Read more: http://www.youmotorcycle.com/300-is-the-new-250-emerging-motorcycle-industry-trend-q4-2013.html

 

PS: Thanks to Fuzzygalore for the Thursday Throwback inspiration!

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6 comments

  1. Nope. Just because Honda and Kawasaki are locked in a mini-sportbike war doesn’t make the Rebel, Suzuki GW and TU 250 or Yamaha/Star V-250 disappear. People who don’t want to be folded up like umbrellas will still opt for a sensible riding position, wider powerband and less frantic motorcycle. If I had to buy a new motorcycle I wouldn’t waste my money on junior racebikes. Among the four I already mentioned and the Honda CB500F are a better choice. Also if you look at Cycle World you’ll see that Kawasaki is thinking of bringing a 250cc single cylinder, naked or Ninja style, to the States to make up for the 300cc bike’s hyper active nature.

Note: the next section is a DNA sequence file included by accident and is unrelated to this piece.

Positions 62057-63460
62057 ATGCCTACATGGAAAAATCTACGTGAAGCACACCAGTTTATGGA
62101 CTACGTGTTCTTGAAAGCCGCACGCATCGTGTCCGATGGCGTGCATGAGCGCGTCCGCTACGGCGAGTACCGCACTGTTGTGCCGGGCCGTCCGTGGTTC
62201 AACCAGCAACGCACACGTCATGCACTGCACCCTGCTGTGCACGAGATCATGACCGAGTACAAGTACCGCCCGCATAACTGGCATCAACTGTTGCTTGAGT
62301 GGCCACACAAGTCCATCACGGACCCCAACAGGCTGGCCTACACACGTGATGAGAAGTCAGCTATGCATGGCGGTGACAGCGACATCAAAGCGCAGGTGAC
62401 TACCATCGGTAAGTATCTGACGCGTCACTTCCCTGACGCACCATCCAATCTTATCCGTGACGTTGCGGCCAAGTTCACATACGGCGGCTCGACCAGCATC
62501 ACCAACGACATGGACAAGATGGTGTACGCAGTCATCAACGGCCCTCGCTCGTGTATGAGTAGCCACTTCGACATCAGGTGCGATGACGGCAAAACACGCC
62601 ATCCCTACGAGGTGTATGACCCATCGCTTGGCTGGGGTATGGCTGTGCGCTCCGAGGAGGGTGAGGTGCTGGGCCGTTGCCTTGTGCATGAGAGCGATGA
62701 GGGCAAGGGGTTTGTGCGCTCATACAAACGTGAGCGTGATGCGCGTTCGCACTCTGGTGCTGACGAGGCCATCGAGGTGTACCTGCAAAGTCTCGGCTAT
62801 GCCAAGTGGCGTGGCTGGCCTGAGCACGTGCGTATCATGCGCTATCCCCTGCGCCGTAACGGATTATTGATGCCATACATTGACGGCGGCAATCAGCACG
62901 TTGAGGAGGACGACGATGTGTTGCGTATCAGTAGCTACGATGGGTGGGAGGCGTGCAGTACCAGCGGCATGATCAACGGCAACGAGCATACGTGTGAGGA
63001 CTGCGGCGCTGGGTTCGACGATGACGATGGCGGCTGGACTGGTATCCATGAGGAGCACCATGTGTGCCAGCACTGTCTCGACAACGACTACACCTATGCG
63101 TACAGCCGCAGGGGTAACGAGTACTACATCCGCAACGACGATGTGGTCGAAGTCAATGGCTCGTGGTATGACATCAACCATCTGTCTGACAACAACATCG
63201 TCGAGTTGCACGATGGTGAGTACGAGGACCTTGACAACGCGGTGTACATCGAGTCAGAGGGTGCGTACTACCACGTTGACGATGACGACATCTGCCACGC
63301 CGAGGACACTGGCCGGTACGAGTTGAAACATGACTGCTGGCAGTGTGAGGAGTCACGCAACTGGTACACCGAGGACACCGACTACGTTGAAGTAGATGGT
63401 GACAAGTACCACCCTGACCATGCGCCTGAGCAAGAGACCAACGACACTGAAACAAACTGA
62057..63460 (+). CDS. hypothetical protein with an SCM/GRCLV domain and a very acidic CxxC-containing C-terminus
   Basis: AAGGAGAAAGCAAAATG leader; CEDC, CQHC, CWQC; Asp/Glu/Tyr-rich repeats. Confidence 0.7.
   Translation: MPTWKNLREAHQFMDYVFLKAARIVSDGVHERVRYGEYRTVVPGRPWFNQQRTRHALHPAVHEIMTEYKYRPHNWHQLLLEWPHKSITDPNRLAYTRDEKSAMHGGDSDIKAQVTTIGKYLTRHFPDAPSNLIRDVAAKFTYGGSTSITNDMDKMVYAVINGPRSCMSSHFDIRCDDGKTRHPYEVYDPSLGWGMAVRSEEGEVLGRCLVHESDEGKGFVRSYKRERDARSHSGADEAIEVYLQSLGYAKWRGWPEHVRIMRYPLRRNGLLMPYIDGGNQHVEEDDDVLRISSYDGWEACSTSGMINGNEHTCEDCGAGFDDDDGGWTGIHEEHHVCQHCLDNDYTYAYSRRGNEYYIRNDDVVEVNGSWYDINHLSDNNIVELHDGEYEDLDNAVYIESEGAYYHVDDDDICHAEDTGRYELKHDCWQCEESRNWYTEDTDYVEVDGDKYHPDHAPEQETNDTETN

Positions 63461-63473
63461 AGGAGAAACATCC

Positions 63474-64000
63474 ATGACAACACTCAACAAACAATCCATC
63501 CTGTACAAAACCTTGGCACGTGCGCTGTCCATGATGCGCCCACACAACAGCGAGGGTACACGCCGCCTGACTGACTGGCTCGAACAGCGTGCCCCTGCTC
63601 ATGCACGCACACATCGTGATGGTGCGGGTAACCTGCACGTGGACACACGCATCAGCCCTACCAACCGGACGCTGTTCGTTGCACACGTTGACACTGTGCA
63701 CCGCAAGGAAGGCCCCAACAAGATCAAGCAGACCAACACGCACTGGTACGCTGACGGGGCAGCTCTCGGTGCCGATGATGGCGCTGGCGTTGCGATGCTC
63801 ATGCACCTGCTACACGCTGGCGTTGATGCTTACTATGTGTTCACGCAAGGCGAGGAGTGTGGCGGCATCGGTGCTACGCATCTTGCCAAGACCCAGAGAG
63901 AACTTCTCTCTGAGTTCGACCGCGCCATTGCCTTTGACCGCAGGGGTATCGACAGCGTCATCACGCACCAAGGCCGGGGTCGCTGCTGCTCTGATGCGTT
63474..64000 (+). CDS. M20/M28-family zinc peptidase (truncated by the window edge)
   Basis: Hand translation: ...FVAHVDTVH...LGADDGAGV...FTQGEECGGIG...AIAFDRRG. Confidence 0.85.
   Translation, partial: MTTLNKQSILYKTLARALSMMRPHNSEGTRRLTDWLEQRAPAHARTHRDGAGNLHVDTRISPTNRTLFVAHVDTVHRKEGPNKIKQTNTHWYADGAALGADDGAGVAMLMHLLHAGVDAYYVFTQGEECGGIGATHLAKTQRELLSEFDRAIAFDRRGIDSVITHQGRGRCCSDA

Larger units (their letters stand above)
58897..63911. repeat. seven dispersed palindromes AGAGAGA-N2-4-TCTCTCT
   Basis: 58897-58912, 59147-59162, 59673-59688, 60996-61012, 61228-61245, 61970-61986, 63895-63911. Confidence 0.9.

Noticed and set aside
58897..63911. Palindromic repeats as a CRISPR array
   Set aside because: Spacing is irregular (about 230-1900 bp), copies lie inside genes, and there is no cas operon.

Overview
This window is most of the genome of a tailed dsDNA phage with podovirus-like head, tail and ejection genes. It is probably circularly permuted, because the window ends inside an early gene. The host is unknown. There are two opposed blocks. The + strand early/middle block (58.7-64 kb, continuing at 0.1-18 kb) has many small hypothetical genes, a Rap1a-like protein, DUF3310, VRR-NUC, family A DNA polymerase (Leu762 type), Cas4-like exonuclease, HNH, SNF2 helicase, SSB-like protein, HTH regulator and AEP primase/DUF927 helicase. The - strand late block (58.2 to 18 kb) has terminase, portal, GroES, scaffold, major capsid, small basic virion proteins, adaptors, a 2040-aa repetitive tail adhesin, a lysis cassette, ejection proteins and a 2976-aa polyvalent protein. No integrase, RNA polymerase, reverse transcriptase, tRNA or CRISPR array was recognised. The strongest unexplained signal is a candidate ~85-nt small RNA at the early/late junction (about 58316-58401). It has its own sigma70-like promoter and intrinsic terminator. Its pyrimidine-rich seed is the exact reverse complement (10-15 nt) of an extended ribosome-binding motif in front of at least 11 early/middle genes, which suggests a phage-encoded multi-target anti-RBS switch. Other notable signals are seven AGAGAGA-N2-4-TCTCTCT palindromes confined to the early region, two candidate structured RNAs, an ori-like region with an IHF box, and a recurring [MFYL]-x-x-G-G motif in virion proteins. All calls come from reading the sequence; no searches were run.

2. Not sure I agree with Jim, just because they look like a supersport bike doesn’t mean they are…they are really just UJMs with plastic bodies…my buddy had a Honda CBR250 and loved it. Sold it to buy a KLR650, thinking the adventure riding thing would be more his style…but he has now sold the KLR and is looking at getting another small displacement bike to replace it…I’d imagine that the CBR300 is on the list, or a used CBR250?